"The Gambler" was written for money and in a hurry. He was trying to finish "Crime and Punishment" but needed to publish a book FAST so he dictated this short book to a secretary (whom he later married). It's about the foolishness of the gambling community at Baden-Baden in Germany. All of Dostoevsky's Gemran stereotypes are on display so take those for what they're worth. The great fun of this book is the pace; the dictated novel zips along faster than most 19th century novels ever do. It's as close to a Summer read as Dostoevsky ever got.

Five stars might be a little high for such trifles that are so out of character for Dostoevsky but the writing is top notch, much better than reading "The Adolescent" or "Insulted and Injured." The translation is tight and the stories are really a lot of fun. The translations by Jessie Coulson (published by Penguin, I think) are also very good.
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9 of 10 people found the following review helpful By lgrfl on October 26, 2009
Format: Hardcover Verified Purchase
A work like this has three aspects:

1. The quality of the story
2. The quality of the translation
3. The quality of the book itself

This book, as is the case with all of the Everyman books translated by Pevear and Volokhonsky, gets a 5/5 on all three counts.

The story: The Double's initial reception was not altogether favorable. It has since gained appreciation, and rightfully so. It's a brilliant, hilarious, sometimes confusing story that is simultaneously humorous and melancholy. I haven't finished The Gambler, but it too is a tremendous work of literature; certainly it is one of Dostoevsky's greatest works with his signature embedded psychological study. I needn't sell you on the story, though--if you're looking at this page you no doubt appreciate Dostoevsky's genius and are looking for more to read. As for why you should buy this particular edition...

The translation: Pevear and Volokhonsky are simply brilliant. They've done Dostoevsky, Tolstoy's two big novels, and most if not all of Chekhov and Gogol (among other works). Their translations are superlative. I read their translation of Crime and Punishment back-to-back with Garnett's and there was no comparison. Their translations have become standard in the academic world, and for good reason. They are faithful to the text and have a wonderful feel for each individual work. Garnett, on the other hand, reduces everything to the monotony of Victorian-style prose. Don't even consider getting another translation. And if you're going to get the Pevear and Volokhonsky translation, then you must get this version...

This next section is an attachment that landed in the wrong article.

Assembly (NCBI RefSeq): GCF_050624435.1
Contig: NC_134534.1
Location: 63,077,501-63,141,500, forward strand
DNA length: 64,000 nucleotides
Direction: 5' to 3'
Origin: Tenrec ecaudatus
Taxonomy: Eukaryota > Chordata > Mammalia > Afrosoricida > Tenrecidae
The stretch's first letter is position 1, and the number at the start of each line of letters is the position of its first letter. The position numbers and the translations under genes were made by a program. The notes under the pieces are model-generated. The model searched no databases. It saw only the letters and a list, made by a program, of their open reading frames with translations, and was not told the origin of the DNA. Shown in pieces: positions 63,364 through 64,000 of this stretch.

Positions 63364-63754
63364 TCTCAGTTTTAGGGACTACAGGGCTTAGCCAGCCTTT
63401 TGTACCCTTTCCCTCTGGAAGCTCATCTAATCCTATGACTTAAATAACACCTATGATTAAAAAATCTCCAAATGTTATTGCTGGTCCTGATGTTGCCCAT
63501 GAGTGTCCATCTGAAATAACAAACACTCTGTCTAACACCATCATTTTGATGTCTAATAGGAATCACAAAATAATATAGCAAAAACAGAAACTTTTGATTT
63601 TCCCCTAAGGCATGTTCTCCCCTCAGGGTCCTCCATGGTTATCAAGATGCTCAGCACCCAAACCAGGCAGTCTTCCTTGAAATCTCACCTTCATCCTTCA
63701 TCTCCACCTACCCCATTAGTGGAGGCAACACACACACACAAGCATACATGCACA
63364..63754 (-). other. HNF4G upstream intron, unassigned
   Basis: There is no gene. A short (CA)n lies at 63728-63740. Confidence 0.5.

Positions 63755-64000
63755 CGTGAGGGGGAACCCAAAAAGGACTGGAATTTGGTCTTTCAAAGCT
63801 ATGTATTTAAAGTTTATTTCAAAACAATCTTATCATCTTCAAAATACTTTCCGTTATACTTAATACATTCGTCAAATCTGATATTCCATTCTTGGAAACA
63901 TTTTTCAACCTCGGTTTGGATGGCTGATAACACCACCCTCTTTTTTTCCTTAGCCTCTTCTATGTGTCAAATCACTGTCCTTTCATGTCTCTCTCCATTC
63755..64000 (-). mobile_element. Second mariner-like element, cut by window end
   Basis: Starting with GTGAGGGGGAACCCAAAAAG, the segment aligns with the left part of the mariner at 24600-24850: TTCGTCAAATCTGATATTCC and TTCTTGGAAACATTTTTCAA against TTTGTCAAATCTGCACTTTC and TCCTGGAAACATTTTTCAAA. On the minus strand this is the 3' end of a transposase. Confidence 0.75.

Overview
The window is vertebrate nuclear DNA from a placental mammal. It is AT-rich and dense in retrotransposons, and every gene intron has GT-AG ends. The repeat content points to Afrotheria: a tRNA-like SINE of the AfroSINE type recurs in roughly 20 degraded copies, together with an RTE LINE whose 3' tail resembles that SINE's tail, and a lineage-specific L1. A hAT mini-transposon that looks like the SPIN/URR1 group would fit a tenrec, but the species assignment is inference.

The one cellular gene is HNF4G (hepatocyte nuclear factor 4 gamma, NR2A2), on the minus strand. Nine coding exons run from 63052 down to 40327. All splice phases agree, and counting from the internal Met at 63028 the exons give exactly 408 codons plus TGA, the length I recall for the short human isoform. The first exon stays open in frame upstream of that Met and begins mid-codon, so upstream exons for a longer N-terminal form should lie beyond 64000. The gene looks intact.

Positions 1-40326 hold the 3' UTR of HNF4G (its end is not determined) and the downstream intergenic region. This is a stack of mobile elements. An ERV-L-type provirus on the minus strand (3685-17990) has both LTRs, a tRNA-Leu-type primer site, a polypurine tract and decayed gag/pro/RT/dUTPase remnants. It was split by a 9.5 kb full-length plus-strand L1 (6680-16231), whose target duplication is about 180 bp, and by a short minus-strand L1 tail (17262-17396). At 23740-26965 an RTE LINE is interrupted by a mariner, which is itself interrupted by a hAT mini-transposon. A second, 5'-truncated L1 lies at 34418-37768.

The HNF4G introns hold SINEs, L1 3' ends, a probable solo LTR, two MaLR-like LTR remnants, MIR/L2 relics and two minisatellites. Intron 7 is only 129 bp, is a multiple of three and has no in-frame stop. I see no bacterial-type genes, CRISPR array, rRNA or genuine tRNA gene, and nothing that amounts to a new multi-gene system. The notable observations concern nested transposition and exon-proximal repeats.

The book: Every time I buy a classic work of literature I check first to see if there's an Everyman edition, specifically the cloth-bound hardcover versions.
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7 of 8 people found the following review helpful By Bill R. Moore on March 1, 2010
Format: Paperback
Though largely famous for long novels, Fyodor Dostoevsky wrote a number of notable novellas, of which The Double is an early example and The Gambler is last. This collection includes both in new translations by Richard Pevear and Larissa Volokhonsky, the Russian to English translators now most in vogue, as well as an insightful Introduction. This is not only convenient but an excellent value. The stories are not on par with longer works, but fans of those revered pieces will like them, as they have much of the greatness on a small scale. Also, along with Notes from Underground, they are a good place to start for those curious about Dostoevsky but intimidated by his thick masterpieces.

Though an early work and not as well-crafted as The Gambler, The Double is an interesting story that manages to put a new spin on the doppelganger phenomenon. In it, Dostoevsky very skillfully portrays one man's lonely descent into madness - and manages to be screamingly funny while doing so. This is certainly no major work, but some of the themes - namely madness - were worked out in more detail later, and the uncharacteristic humor may appeal those not keen on Dostoevsky's famous dark side.

The Gambler is quite different and better overall; fans and scholars will have a proverbial field day comparing the stories and why they were put together, but it works quite well on its own. Dostoevsky is world renowned for psychological insight, and The Gambler is a consummate example. The first-person narrative gives a fascinating peek into a gambling addict's mind; we learn much about what causes such behavior and, more importantly, what perpetuates it, often against better judgment.